Monday, May 19, 2008
Help Me Howard: DEA trouble
It's a mother and a daughter sitting at home. Suddenly four people in black T-shirts that say "police" pull up in unmarked cars, jump out and demand to be let into their home. They accuse them of growing marijuana and hiding guns. Were they? No. Was it a mistake by the DEA, and do they have to do anything if they come into your home without a search warrant? It's the reason Help Me Howard with Patrick Fraser got a call.
WSVN -- It was called operation D-Day. A round-up of 135 people across the state of Florida, people who allegedly turned their houses into elaborate marijuana growing labs, wired to speed up the process. A joint task force raided the homes, found guns, wads of cash and, of course, over 9,000 marijuana plants. A highly successful operation.
But maybe not a perfect operation.
Barbara Cordoves: "When I look, four people are jumping my fence."
Barbara, her mother and their cat Otto were in their home when operation D-Day hit them.
Gladys refused to let the four agents wearing DEA shirts in, at the same time Barbara called 911 and got clear instructions from the dispatcher.
Barbara Cordoves: "So she said, do not open the door. 'Who told you do not open the door?'"
One agent was not happy.
A few minutes later, a Miami-Dade police car arrived. Barbara opened the door to meet the officer, the DEA agents seized the opportunity.
Barbara Cordoves: "They just barged in, walked through the halls, started opening all the doors of the house."
One agent told the police officer who pulled up to leave. He did, leaving Gladys and Barbara with the four agents.
Barbara Cordoves: "They did not have a warrant."
Barbara Cordoves: "They just said they had an anonymous tip that we were growing marijuana and that we had guns in the house."
Gladys is so naive, she showed them this plant she had bought at Home Depot, worried it might be the marijuana they were looking for.
Barbara Cordoves: "I don't know how the plant looks like, but, they started laughing."
Barbara says they stayed inside for 15 minutes. Then, they put a piece of paper in front of Gladys to sign. By then Barbara was on the phone with a family friend who is a cop.
Barbara Cordoves: "I read it to him and he said, 'Tell her not to sign anything.'"
When Gladys refused to sign a document that said they allowed them to enter the home, she says the agent got irritated.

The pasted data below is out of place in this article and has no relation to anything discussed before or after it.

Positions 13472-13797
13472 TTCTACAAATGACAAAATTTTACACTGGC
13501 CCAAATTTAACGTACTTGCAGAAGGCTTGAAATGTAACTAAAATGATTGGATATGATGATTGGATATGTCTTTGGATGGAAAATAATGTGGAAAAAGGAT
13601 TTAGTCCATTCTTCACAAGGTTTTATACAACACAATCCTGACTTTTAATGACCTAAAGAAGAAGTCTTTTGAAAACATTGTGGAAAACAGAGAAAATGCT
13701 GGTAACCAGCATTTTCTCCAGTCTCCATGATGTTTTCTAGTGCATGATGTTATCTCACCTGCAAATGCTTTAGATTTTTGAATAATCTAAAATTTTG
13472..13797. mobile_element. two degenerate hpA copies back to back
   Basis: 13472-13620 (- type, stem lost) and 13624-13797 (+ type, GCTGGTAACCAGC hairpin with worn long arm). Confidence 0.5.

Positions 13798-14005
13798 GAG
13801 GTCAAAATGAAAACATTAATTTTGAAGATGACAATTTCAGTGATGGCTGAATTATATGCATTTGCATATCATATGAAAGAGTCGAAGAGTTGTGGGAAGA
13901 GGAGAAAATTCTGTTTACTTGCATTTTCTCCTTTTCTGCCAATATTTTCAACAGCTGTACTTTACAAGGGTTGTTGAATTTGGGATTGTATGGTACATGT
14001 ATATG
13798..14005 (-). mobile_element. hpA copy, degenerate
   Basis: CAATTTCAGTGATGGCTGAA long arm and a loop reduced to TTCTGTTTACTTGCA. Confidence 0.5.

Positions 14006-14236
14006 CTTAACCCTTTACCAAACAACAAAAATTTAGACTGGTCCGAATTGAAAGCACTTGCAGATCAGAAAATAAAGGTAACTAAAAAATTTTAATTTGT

Barbara Cordoves: "He went ahead and he grabbed the paper from my mother's hand, pushed her and then he left."
The agents didn't find the marijuana growing lab or stash of guns their source promised, but they did leave one terrified woman.
Gladys Cordoves: "When he left because I didn't sign, he looked at me like, 'I'll be back.' I was afraid, and then they were mocking me. After awhile my heart start pumping, pumping."
Gladys was rushed to the emergency room with soaring blood pressure. Barbara was left stunned and fuming.
Barbara Cordoves: "This should not have happened at all. They should have investigated clearly. You know what, If you did something wrong, apologize because they didn't even apologize."
Which brings us to two questions. Does the DEA need a search warrant to enter a home, and if they go to the wrong place, do they have to apologize? Let's bring in that defense attorney who has defended a few people who were drug dealers, Mr. Finkelstein.
Howard Finkelstein: "Yes, in a case like this, they needed a warrant or permission to enter the house. As for an apology, no, the DEA doesn't have to apologize if they make a mistake, but the apology is all Barbara and her mother want. Otherwise, they may sue the DEA and the agent who pushed Gladys, then the apology may come in the form of cash."
When I spoke to the DEA, they told me they had a reliable source who told them about drugs in the home, that the mother and daughter allowed them to enter the home when they opened the door. When I asked about one agent pushing Gladys, I was told, "that's what they told you, that they have not told us that." The DEA's point, 'We will not apologize because we don't know their side of the story, and we won't know their side of the story until they meet with us and file a complaint."
Barbara cancelled the first scheduled meeting with the DEA. She says she is is looking for an attorney to go with them, and both women say they know the message they want to take with them.
Gladys Cordoves: "They have to know they have to respect people before attacking them."
Who is telling the truth? The DEA agents or Barbara and her mother? Well, if the DEA can't sort it out, it may end up in court and a jury will have to decide, and if they do sue, Howard says not only can they go after the DEA but the agent who is accused of pushing Gladys.
Trying to hide a problem that is growing on you? Need someone to rush in and chop it down. Contact us. We don't carry guns, badges or law books, but Howard did go to law school for a long time.
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